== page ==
In closing, we have seen that the rise of the JBCT model has been fueled by the “Competency Services Crisis,” which is itself rooted in the fundamental inadequacies of the community mental health services system and the national shortage of state hospital forensic beds. JBCT should never be regarded as a replacement for inpatient forensic psychiatric treatment. Rather, JBCT should be just one choice in a continuum of competency restoration service options that enables the IST system to match the individual’s restoration needs to the type and intensity of restoration services needed.

In an ideal world, state and county systems should have a continuum that includes less intensive and/or alternative methods of competency restoration, such as outpatient restoration, restoration provided to ISTs in general population in jails, pre-trial diversion services for mental health and substance use, use of the Sequential Intercept Model [19] for diversion, and jail-based competency treatment (JBCT) units. The “JBRU” program provided in metropolitan Atlanta presents a real-world example of a successful continuum [20]. Depending on the individual’s needs, IST patients can be referred to any of six options: outpatient restoration at a local public psychiatric hospital; individual competency tutoring while housed in the general jail population; diversion out of corrections for mental health services; “specialized day-treatment” in a designated 16-bed JBCT unit; a special program for women; and inpatient hospitalization.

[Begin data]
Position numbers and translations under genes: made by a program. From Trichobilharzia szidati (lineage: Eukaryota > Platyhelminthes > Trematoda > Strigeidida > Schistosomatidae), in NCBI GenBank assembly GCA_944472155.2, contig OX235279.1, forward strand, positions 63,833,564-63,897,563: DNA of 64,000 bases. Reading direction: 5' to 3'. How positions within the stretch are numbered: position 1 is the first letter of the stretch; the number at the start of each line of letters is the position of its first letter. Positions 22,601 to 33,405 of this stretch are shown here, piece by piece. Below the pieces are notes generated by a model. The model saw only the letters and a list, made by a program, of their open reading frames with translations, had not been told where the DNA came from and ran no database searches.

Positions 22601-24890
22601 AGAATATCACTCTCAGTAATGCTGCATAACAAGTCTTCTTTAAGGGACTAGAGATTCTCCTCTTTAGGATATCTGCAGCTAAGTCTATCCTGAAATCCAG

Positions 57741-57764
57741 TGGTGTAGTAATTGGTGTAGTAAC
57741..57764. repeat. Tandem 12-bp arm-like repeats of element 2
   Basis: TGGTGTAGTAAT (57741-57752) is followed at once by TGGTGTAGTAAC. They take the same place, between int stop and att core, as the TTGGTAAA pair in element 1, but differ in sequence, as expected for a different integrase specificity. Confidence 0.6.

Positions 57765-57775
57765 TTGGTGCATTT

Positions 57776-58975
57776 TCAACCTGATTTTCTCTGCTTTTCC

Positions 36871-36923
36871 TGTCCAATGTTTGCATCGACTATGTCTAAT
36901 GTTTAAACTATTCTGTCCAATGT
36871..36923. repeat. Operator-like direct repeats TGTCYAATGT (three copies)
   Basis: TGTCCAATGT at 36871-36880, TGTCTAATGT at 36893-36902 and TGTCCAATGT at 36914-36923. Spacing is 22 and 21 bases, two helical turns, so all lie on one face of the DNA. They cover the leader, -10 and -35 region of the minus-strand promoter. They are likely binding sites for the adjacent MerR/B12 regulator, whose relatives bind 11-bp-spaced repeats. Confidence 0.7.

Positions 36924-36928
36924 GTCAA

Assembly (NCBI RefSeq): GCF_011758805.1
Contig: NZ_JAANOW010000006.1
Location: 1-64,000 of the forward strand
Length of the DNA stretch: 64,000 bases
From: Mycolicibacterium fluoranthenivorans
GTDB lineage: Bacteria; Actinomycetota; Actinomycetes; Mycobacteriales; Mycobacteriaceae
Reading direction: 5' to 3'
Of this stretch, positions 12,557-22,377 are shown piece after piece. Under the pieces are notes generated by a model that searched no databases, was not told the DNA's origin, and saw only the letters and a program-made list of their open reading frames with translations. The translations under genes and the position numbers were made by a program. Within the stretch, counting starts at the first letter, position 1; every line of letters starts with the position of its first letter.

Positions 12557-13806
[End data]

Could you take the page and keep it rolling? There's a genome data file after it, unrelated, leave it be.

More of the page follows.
Two more promising interventions in the continuum of restoration options are “off-ramping” and “Early Access and Stabilization Services (EASS),” which are being piloted by the California Department of State Hospitals in 2022. The EASS (as in “ease”) model calls for forensic professionals to go into the county jails to meet with individuals who are “on the waiting list” for admission to the state hospital or an JBCT program in order to start appropriate medications as early as possible for stabilization of acute psychiatric illness. IST patients are seen weekly by a psychiatrist or nurse practitioner, while clinicians and competency teachers focus on individual restoration issues two to three times a week. The “off-ramping” model focuses more on individuals who have been waiting for longer periods of time and identifies and assesses those whose condition has improved to a point of competency and no longer require admission to intensive JBCT or inpatient hospital treatment.

Viewed from 30,000 feet, there is little reason to expect any major improvements in the development of well-funded and effective community mental health service systems, so the rising demand for IST treatment will continue. In this  context, our best current hope is to build programs to divert more individuals with serious mental illness to community-based treatment and improve the continuum of forensic options, in which JBCT can play a leading role.